HR troubleshooting for the new norm of homeworking - Margaret Adewale of HR Dept Gloucester
As we come out of the pandemic, the new norm for many will be homeworking.
However, what do lockdown restrictions and the huge shift to homeworking mean for employer liability when an employee does wrong? Margaret Adewale, director of HR Dept Gloucester explains below.
The technical term is vicarious liability, and it still applies even though employees may not be as visible.
Particular risks include: a GDPR data loss as work is done in environments and on equipment over which you have less control but for which you are still responsible; and a health and safety breach if you haven't properly managed the safety risks to staff working at home.
There are also new risks to take account of, even if you are still operating from the office: for example, if staff wilfully ignored a requirement for self-isolation, thus exposing colleagues to risk of infection.
The starting point for managing these is having robust policies and thorough risk assessments. These will help you put the systems in place to manage risk, and the frameworks to deal with the fallout should a risk turn to reality. It is also essential to communicate these effectively to employees. Indeed, in the case of home working, each employee should be involved in their own risk assessment.
A key test of vicarious liability is whether the wrongdoing was done whilst acting in the ordinary course of employment, so it is helpful to keep this in mind when devising policies and risk assessments.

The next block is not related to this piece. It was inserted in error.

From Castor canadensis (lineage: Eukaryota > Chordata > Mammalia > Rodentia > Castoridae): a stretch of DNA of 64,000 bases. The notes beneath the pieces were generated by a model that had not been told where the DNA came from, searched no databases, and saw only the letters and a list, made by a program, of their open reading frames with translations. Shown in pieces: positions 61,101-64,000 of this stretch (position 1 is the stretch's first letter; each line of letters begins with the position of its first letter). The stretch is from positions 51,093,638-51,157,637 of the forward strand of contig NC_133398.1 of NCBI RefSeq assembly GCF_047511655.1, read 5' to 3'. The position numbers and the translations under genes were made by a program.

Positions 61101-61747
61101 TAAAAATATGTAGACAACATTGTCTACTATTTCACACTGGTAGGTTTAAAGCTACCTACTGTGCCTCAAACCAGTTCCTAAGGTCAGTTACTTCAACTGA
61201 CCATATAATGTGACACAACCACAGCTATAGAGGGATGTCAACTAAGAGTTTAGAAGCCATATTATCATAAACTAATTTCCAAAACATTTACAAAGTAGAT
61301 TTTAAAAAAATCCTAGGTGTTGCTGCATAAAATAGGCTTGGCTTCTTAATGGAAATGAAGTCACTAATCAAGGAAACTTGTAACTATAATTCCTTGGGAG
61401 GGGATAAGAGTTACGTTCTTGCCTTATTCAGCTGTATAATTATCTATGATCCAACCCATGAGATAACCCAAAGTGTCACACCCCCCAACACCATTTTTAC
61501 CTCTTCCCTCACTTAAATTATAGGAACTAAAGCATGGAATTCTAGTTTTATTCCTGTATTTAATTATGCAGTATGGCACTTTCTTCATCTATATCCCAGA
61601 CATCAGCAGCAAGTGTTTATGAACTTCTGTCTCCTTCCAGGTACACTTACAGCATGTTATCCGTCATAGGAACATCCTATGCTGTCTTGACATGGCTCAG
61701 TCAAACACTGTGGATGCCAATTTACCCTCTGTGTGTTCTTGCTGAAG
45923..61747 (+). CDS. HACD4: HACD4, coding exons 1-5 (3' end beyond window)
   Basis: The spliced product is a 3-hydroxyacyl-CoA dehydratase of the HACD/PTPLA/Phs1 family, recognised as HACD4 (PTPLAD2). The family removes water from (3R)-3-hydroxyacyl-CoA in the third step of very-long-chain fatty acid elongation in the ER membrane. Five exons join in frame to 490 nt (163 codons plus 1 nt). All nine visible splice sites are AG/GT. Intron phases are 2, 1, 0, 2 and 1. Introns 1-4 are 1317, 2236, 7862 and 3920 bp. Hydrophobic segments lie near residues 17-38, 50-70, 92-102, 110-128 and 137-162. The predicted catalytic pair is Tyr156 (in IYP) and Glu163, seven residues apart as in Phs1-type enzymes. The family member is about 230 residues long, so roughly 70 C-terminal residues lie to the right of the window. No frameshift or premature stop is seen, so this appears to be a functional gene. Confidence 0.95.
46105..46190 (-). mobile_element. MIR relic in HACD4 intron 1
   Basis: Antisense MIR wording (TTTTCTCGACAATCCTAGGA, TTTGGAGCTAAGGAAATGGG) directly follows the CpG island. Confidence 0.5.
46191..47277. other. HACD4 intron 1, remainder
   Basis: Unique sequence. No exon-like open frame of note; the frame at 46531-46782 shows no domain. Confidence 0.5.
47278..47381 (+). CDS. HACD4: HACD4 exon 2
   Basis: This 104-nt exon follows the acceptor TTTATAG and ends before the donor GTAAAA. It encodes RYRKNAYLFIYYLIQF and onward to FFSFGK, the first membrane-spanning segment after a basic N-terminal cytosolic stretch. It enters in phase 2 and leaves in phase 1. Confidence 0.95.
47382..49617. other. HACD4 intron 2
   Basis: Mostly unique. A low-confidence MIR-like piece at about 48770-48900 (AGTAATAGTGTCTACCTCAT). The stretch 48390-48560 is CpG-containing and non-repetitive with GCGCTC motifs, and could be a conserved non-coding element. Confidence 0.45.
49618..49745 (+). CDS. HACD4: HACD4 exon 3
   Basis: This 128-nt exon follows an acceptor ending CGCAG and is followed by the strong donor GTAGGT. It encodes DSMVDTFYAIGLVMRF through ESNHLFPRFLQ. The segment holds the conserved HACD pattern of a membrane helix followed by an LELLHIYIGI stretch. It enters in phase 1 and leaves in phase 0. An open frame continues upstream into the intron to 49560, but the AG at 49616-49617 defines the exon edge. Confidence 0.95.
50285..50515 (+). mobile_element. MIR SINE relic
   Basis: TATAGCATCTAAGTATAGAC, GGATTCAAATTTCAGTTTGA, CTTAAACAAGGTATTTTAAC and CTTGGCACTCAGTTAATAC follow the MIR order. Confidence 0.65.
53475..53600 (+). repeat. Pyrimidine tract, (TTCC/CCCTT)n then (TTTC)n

With all the lockdown rules, there is more of a blurring of the borderlines between when something is a work matter or a private one. If an employee breaks a household mixing rule, for example, should the employer get involved?
If rules are broken, each case should be taken on its own merits. If the action brings the employer into disrepute or risks the health of others, then it is likely to be appropriate to follow your disciplinary procedures with gross misconduct a possible outcome.
Do be careful, though, to conduct a thorough investigation: what appears to be an open-and-shut case may not be as straightforward as it seems.
There could be mitigating circumstances, and there are exceptions to lockdown rules that touch on sensitive subjects like private health issues and domestic violence.
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